Monday, October 30, 2006


Firstly, the photo I promised you from before still won't load. Grrr....will keep on trying.

After Friday night where a few of us were discussing Unconditional Parenting, I received a few questions and thought I might use the blog to further inform you, my blog reader, about what exactly UP is. I can tell you what it is not: it's not using time-outs, it's not about please and thank-yous, it's not about making children say sorry, it's not about praise, it's not about punishment. No praise? Whuh?! Hmmm, yep, no praise. A really good, short article about why praise can damage a child's interest in any given activity can be found here. If you do a Google search on 'Alfie Kohn' you'll come up with a whole pile of links which will give you more information if that whets your appetite.

But essentially it is about being reasonable with your child. And by reasonable, we mean not just cutting off what they're doing or interested in purely to serve your own need of being somewhere immediately, or because you're getting bored watching Harriet play with a flower for five minutes in the middle of the street when you were striding confidently towards the car and are mere metres away from it (and they say children are the ones with short attention spans?!). An example was seen by us just on Saturday - we were in a cafe where a little boy had just walked over to the 'children's play area' and had sat down to colour in a picture. His Nana cameover and said "Come on, we're leaving now". The boy was obviously upset and said, "But I just want to finish this" and her reply was "No, be a good boy and come on". Well, why couldn't the adults have just sat around for another few minutes? They then proceeded to stand outside saying goodbye to each other for more than long enough for the boy to finish his drawing. It just seemed to teach the boy that being "good" was about being quiet and doing what adults wanted him to do.

Now Papa Jimbo and myself are much more interested in Harriet being the type of child who questions, challenges, does, thinks, rather than one that complies and silently sits in the background whilst we sit and chat to friends (as nice for us as that would be!). It is a lot of work and to be honest sometimes all we'd like to do is bundle her up in the car without another word, drive to the cafe and have her sit quietly colouring in whilst we have dinner with friends. But what sort of child does that encourage? And what sort of adult does that produce? We have to be prepared to make the sacrifices that, from the moment we decided to bring her into the world, we should make to allow her to be all that she can be emotionally.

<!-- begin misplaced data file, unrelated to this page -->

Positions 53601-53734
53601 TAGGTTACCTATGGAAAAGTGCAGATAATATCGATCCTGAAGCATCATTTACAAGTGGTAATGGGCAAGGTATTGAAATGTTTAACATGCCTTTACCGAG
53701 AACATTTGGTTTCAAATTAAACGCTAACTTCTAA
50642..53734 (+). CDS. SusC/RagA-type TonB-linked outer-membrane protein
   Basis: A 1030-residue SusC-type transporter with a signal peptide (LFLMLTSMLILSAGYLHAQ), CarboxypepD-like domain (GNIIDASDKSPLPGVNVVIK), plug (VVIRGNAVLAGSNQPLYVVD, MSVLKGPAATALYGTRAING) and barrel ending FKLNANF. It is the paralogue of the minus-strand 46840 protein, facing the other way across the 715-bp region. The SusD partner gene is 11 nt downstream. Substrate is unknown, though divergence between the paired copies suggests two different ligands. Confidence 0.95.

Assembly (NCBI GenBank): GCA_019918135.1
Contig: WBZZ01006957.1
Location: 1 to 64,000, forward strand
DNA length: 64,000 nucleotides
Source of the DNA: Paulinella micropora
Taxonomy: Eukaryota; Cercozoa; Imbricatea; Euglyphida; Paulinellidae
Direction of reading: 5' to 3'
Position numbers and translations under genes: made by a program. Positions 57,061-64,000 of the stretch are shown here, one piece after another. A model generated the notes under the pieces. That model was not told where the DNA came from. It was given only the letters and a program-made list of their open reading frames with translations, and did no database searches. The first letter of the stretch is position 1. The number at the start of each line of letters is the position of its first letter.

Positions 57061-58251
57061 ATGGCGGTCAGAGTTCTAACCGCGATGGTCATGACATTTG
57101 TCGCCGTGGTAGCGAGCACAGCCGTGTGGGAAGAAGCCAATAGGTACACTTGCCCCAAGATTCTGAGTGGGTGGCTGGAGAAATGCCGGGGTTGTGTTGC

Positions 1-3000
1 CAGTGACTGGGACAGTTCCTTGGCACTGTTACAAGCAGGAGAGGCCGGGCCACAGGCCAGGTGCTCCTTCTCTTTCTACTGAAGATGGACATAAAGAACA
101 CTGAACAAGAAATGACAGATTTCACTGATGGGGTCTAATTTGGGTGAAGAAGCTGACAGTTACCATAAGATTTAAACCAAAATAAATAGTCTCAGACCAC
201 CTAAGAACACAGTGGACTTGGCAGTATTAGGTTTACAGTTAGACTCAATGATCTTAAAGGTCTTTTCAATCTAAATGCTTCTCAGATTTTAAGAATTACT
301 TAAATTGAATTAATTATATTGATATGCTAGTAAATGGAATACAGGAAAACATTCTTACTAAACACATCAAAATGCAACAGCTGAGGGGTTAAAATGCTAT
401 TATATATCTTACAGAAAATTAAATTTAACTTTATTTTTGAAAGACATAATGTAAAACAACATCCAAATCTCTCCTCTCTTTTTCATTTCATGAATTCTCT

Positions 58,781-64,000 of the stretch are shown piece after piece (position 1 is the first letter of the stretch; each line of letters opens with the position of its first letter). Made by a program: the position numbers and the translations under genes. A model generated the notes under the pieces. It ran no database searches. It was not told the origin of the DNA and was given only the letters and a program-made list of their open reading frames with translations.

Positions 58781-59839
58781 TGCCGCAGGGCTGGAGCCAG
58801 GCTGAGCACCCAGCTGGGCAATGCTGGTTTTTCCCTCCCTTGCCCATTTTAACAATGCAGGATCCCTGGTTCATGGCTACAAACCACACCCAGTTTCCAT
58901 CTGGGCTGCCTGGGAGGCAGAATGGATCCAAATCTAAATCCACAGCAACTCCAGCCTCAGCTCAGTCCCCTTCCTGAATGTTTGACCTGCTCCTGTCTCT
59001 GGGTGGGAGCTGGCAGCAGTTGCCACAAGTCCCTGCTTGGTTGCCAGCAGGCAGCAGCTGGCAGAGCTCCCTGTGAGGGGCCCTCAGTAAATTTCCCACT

We're very happy to discuss this further here, so any questions, criticisms, befuddled looks, please feel free to comment!


Sif said...

I like this the more I hear about it... I have to admit at time I have cut my kids short because I thought what I wanted to do was WAY more important, or interesdting...

I really bloody annoys me that people love to have babies (kids0 but hate to recornigse that those babies are actually PEOPLE, not "little people (people in training), but actually PEOPLE, who are merely reliant on us, not subservient to us...

LOL, sorry for the rant, but yeah, when you decide to have a child, you decide to SHARE your life with that person, that means you have to give as well as take...

bin--in-the-oven said...

Does this produce spoiled children? Kids who know they can do whatever they want, when they want and their parents will just sit and wait for them?
Not a critisim, justa question :)

casso said...

No, no, please, come forth and ask! :o)

I think if you involve children in the decision-making process they often surprise you with their maturity. It's difficult with those under 3yrs, but definitely when they're older they tend to be engaged with their environment a lot more and actually be less selfish because you have focussed on how their actions affect others rather than how their actions affect only themselves.

Also, what constitutes a 'spoiled' child? I don't really think there is much of this in the under threes because they don't really have the capacity to think much beyond what THEY are, iykwim. Over four they have the ability to know that others can think differently to them and what UP aims to do is incorporate this difference into children by initially respecting them. If they are respected you'd be surprised at how they in turn will also respect others. It really makes a lot of sense.

One thing that's interesting to note is that if children are forced to apologise to others when they hurt them, they will resent the other child for making them 'get caught' and not be remorseful for the action itself. If however you take the time to discuss with the child that did the hitting how hitting hurts the other child rather than just 'force' an apology, the child learns that others matter. Just like taking the time to do it at all means they must 'matter' to us. ;o)

bun-in-th-oven said...

thanks for answering my questions. I will definately be reading more on UP.

Quick question... do you tell your daughter when it is bed/nap time or does she dictate that? Does she have a strict routine bed routine or feed-play-sleep routine?